Dr Tomasz Widłak
University of Gdańsk
Abstract: During his academic career Ronald Dworkin did not show much interest in the fundamental philosophical questions on international legal issues. This had changed towards the end of his life when he wrote an article titled „A New Philosophy for International Law” published posthumously. The aim of this article is to summarise the key arguments of Dworkin’s approach, address some of its critics as well as to suggest the possibility of further development of this discussion in the context of current global constitutionalism. In the first part, three thesis of Dworkin’s approach are reconstructed. The first one claims that international law requires interpretative understanding which should be grounded in the political morality of the international community. The second thesis can be formulated as follows: the legitimacy of political power at the national and international levels is uniform. The third thesis demands the implementation of the principle of salience in international law as the basic structural principle. After discussing critically Dworkin’s theory, in second part the article proposes a constitutional interpretation of the new philosophy for international law. Two conditions of global constitutionalism have to be satisfied by the theory in order to consider it as a constitutionalist approach. The first condition is the primacy of individual rights and second is the primacy of constitutional norms within the system. The conclusion is that the conditions are satisfied for Dworkin’s new philosophy of international law and his principle of salience is in fact a deeply constitutional arrangement based on moral justification. Dworkin’s proposal constitutes only a rough sketch, however there is a potential for developments. Lawyers and philosophers have at least an intellectual responsibility for building new viable theoretical models for international law.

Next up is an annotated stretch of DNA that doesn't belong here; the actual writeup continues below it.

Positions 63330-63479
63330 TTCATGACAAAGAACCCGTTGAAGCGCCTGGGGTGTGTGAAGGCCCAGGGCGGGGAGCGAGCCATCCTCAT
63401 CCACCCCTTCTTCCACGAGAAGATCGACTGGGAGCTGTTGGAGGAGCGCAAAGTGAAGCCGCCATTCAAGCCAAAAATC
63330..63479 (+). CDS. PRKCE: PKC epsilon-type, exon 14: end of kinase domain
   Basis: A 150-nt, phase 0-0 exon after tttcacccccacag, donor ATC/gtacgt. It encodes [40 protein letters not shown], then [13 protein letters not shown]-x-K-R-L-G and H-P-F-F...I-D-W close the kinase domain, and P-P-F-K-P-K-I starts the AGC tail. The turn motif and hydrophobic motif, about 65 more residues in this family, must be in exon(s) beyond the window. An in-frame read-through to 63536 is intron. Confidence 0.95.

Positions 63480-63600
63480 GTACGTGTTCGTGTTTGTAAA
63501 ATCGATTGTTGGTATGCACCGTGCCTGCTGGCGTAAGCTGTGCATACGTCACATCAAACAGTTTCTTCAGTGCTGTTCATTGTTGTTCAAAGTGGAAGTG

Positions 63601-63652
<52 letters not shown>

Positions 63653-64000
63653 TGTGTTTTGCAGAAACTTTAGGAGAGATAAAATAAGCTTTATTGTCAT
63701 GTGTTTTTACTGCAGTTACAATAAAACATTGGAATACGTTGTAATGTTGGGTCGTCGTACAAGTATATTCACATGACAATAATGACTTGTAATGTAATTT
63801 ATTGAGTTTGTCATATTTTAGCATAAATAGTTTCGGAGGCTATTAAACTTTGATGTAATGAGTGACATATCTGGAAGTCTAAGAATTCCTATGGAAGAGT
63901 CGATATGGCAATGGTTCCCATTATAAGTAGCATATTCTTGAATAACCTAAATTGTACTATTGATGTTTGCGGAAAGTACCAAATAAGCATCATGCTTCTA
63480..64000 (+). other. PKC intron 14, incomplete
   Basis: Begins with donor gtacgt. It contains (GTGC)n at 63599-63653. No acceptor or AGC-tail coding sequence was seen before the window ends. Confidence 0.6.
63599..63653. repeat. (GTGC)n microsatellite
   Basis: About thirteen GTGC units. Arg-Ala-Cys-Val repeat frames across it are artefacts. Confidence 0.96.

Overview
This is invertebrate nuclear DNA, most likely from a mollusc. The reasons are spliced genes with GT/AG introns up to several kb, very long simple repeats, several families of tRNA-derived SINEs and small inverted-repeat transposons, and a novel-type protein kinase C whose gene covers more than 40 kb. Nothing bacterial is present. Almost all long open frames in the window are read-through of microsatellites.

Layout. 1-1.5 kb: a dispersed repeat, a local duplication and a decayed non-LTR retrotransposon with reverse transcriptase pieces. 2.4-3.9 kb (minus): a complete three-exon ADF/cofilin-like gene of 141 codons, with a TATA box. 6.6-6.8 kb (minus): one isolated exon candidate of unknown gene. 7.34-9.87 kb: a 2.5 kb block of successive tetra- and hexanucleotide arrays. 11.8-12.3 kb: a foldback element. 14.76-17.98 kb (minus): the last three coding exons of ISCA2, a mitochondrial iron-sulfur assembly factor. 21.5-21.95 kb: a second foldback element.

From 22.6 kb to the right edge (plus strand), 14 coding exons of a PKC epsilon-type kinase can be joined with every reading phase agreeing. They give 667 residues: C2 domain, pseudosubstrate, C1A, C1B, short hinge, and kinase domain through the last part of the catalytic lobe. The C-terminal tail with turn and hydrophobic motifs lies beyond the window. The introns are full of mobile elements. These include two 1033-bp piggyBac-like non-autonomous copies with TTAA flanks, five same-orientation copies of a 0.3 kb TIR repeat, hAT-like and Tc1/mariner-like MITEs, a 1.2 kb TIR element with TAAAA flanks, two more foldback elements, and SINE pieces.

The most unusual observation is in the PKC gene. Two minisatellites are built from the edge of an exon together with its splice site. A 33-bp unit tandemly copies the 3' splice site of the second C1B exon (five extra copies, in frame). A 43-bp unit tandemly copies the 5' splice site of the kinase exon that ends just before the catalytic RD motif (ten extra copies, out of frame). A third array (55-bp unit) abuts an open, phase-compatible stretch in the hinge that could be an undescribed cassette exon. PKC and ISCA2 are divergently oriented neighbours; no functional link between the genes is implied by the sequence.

Keywords: Ronald Dworkin, international law, international society, principle of salience, global constitutionalism, constitutionalization of international law, international legal theory, global law
Published: Number 1(12)/2016, p. 64-77.
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